More broadly, research is now needed to determine the best approaches to trigger CICD in the context of cancer treatment. One possibility would be using pan-caspase inhibitors together with the classical chemotherapy. Orally available pan-caspase inhibitors were tested in mouse models of non-alcoholic fatty liver disease (NAFLD) with promising decrease in hepatocytes cell death, reduction of inflammation and lower oxidative stress [40]. In a phase-2 trial on patients with non-alcoholic steatohepatitis, inhibition of caspase-1, − 8 and − 9 using the GS-9450 compound significantly improved liver function [41]. A concern for using caspase inhibitors in vivo would be that blocking cell death might promote tumourigenesis, however a study evaluating the long-term exposure to emricasan, a pan-caspase inhibitor, revealed that its use was not carcinogenic at all [42].

One of the most significant findings to emerge from this study is that CICD completely lacks in vitro the capacity to induce the proliferation of surviving cancer cells, making it a promising alternative to apoptosis when envisaging novel therapeutic approaches.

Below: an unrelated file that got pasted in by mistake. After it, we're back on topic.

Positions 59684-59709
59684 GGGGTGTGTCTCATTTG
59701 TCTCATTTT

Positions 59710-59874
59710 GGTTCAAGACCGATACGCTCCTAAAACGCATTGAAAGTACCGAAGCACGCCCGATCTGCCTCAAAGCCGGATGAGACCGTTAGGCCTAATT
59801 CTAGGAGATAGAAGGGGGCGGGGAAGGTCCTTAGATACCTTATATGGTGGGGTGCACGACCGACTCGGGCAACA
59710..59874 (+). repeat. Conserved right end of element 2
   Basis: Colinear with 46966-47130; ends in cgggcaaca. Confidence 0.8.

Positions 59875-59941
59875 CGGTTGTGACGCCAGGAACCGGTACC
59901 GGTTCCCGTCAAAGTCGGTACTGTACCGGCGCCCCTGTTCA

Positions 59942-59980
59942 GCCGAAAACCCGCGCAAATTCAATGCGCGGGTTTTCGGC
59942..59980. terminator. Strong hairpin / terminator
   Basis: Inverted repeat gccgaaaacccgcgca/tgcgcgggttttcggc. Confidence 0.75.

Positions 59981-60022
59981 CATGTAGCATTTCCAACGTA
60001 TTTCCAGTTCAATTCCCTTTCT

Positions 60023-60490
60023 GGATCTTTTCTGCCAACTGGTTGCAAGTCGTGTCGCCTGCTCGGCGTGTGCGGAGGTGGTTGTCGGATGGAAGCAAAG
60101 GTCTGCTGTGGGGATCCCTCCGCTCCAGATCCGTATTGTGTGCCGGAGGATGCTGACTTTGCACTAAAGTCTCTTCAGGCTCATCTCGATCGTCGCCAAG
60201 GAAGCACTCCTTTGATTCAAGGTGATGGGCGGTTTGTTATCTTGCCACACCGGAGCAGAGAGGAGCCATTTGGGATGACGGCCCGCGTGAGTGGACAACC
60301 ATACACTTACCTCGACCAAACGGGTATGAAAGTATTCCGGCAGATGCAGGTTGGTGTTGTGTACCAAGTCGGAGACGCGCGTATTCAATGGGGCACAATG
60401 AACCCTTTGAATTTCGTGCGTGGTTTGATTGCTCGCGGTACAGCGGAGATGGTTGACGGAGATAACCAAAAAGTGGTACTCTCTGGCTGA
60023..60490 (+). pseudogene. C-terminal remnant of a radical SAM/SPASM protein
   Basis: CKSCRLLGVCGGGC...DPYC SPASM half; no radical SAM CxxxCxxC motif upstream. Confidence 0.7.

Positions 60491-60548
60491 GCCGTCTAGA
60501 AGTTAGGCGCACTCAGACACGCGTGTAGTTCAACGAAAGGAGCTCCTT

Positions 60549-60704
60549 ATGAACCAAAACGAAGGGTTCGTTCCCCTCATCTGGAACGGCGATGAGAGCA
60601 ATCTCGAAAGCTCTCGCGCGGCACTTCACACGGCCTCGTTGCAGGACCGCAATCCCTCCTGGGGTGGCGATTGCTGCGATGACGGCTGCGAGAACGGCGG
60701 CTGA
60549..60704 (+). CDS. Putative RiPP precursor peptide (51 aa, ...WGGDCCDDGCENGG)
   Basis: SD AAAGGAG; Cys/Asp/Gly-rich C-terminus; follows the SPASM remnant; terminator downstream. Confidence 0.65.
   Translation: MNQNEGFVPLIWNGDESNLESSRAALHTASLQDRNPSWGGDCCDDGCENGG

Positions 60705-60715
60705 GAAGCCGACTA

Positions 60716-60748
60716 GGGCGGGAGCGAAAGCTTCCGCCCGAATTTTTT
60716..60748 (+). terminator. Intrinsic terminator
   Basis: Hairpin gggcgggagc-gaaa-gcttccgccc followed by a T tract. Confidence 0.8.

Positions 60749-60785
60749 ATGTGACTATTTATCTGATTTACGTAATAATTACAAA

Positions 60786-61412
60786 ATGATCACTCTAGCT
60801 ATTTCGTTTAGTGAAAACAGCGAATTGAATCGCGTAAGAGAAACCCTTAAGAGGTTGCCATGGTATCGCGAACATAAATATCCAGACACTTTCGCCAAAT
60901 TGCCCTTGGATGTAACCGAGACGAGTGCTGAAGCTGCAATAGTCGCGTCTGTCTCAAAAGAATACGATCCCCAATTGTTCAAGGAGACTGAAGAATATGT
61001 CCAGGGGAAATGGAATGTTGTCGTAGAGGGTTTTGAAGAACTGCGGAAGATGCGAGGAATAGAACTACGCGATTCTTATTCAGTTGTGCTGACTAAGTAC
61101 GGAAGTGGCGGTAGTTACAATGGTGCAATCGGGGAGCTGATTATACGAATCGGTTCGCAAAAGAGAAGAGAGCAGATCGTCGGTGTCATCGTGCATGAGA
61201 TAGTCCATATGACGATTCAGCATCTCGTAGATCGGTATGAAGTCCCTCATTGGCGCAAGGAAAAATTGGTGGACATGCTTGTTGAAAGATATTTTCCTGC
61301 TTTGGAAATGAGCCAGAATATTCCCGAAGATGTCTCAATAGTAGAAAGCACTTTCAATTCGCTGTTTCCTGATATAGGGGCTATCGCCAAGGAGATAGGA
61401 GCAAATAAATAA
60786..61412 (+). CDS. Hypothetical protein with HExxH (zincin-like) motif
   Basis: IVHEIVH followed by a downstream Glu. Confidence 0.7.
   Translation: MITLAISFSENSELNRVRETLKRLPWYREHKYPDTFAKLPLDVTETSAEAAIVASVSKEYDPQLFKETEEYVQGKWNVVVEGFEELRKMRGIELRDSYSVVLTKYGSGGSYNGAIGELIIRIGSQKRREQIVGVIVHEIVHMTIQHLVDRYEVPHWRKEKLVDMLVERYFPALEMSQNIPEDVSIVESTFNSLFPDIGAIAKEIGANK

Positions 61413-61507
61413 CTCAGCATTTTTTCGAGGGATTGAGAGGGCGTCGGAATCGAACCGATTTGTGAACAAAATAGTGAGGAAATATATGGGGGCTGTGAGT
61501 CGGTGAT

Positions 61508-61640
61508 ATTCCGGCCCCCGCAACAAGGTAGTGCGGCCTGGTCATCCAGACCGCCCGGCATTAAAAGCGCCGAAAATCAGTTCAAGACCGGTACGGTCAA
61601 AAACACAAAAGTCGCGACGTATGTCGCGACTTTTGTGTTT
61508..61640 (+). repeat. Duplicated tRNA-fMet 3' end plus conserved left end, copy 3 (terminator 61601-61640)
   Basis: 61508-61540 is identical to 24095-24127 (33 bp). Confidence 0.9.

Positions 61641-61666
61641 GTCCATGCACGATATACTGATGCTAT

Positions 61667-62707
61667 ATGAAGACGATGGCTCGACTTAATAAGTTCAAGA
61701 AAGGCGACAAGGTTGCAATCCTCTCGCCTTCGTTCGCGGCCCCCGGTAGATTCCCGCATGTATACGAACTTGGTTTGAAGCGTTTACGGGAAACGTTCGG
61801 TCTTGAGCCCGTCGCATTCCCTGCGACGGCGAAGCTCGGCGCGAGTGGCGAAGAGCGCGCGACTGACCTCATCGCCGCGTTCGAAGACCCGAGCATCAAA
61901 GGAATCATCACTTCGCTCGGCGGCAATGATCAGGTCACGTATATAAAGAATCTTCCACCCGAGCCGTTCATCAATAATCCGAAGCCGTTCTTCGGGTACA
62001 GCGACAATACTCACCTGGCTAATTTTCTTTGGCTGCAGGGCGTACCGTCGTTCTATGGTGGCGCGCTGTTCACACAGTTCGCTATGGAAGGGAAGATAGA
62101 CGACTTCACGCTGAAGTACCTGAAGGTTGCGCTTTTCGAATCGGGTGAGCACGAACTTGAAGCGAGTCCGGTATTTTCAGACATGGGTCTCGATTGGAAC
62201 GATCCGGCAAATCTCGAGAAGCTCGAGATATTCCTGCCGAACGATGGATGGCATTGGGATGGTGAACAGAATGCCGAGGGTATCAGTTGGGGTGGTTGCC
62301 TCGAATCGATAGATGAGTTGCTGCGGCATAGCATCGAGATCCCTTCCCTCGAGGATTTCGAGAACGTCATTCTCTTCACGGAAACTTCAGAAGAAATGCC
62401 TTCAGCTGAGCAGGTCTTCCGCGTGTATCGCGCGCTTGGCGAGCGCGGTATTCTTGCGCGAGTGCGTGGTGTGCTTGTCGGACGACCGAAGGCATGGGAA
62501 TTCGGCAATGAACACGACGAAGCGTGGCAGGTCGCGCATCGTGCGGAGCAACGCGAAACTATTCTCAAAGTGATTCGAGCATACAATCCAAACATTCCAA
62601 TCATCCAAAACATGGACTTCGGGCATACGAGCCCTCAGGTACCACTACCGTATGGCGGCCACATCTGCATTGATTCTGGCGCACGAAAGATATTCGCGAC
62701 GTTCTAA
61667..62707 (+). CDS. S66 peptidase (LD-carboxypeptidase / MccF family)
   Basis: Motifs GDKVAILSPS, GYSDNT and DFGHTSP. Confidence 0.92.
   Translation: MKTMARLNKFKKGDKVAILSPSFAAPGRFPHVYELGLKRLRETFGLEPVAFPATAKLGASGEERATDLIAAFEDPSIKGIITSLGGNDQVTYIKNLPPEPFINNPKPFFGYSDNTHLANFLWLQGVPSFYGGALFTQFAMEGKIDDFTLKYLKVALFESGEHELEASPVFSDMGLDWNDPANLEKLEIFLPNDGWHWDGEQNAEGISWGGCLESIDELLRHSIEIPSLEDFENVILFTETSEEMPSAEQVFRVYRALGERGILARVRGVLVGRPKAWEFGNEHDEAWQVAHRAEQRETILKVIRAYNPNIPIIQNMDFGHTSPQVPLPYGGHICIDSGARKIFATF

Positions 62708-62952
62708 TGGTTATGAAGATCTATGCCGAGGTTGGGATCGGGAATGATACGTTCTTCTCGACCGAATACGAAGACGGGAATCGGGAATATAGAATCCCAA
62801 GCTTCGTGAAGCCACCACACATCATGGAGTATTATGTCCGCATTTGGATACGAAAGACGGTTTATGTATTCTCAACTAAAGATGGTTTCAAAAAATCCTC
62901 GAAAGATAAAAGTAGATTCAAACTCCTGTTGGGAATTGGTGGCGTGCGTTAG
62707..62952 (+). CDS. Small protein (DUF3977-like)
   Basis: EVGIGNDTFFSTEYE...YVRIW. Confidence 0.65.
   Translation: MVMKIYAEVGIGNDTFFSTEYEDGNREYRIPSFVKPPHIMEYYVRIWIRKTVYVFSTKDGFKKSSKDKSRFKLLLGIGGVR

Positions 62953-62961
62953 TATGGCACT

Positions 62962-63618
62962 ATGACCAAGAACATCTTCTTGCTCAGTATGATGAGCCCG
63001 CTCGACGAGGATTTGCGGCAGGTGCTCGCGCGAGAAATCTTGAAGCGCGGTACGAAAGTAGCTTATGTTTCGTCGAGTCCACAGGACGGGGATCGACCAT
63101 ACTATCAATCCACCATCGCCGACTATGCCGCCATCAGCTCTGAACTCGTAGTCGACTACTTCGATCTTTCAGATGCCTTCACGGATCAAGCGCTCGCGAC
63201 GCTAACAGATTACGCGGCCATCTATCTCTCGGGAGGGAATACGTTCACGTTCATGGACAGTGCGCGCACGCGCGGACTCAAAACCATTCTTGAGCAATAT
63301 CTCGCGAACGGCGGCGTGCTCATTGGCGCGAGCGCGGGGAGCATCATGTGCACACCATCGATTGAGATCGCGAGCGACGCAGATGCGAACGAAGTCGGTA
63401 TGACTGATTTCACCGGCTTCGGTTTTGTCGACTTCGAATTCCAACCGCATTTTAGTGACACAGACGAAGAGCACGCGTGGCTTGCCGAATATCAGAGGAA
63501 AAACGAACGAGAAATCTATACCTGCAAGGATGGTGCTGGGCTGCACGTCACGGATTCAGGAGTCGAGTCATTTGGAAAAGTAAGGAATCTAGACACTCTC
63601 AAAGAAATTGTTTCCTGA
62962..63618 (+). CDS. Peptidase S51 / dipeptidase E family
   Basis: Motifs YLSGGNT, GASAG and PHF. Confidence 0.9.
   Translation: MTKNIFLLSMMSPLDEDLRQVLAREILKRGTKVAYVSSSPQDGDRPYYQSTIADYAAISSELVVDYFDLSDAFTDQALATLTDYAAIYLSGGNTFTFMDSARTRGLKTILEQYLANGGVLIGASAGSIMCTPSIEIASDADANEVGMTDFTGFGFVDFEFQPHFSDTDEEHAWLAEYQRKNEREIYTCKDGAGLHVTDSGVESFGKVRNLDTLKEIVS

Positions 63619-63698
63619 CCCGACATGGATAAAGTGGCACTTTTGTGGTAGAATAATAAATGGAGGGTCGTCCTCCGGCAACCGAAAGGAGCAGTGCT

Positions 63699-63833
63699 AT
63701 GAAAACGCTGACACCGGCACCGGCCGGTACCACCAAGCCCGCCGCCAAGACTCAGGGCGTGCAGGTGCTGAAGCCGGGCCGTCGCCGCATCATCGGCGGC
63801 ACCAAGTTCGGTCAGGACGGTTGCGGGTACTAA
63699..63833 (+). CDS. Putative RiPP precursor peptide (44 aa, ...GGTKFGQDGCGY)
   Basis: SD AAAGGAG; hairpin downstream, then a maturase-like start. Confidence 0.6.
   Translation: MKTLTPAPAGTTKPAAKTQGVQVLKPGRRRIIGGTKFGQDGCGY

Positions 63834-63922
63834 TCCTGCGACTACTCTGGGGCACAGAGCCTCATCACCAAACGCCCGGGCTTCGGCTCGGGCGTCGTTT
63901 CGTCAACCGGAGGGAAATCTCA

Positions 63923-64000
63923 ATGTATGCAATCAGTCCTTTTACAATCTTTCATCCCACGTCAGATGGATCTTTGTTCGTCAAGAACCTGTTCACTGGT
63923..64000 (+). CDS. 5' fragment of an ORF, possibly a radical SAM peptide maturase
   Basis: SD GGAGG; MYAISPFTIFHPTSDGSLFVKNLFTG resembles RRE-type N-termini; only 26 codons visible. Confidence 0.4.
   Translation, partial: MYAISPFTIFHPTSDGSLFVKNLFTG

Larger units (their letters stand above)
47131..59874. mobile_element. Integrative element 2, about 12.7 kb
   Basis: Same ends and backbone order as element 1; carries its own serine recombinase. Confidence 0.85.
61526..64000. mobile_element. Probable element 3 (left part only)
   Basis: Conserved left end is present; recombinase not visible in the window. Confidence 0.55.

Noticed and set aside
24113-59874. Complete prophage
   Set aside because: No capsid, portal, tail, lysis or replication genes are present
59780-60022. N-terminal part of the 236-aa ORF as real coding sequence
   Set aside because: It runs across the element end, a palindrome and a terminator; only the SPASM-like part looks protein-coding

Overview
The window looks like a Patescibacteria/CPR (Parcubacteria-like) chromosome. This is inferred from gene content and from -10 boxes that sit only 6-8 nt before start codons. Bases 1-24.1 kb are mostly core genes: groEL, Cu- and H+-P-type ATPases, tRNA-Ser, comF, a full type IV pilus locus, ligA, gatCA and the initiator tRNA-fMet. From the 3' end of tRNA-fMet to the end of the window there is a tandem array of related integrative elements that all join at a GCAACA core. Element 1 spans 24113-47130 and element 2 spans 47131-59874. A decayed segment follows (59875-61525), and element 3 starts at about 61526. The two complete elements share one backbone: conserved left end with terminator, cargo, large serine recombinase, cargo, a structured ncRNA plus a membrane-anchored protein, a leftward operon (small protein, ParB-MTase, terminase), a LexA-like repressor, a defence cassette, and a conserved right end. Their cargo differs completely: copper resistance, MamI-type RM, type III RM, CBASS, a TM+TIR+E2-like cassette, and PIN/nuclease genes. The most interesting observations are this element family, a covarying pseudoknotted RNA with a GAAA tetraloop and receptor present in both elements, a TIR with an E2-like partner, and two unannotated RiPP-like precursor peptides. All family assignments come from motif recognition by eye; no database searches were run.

Methods

Cells

All cell lines were maintained in DMEM high glucose medium supplemented with 10% FBS, 2 mM glutamine, 1 mM sodium pyruvate, non-essential aminoacids and penicillin/streptomycin.

Plasmid constructs

The tetON piTR1 HA-BAX and pQXIN H2B-mCherry plasmids were a gift from David Goldschneider and Luca Fava, respectively. CRISPR/Cas9 APAF-1 lentiviral plasmid was obtained by ligating the sgRNA ACAGCCTGCCATTCCATGTA into the lentiCRISPR V2 (Addgene 52961).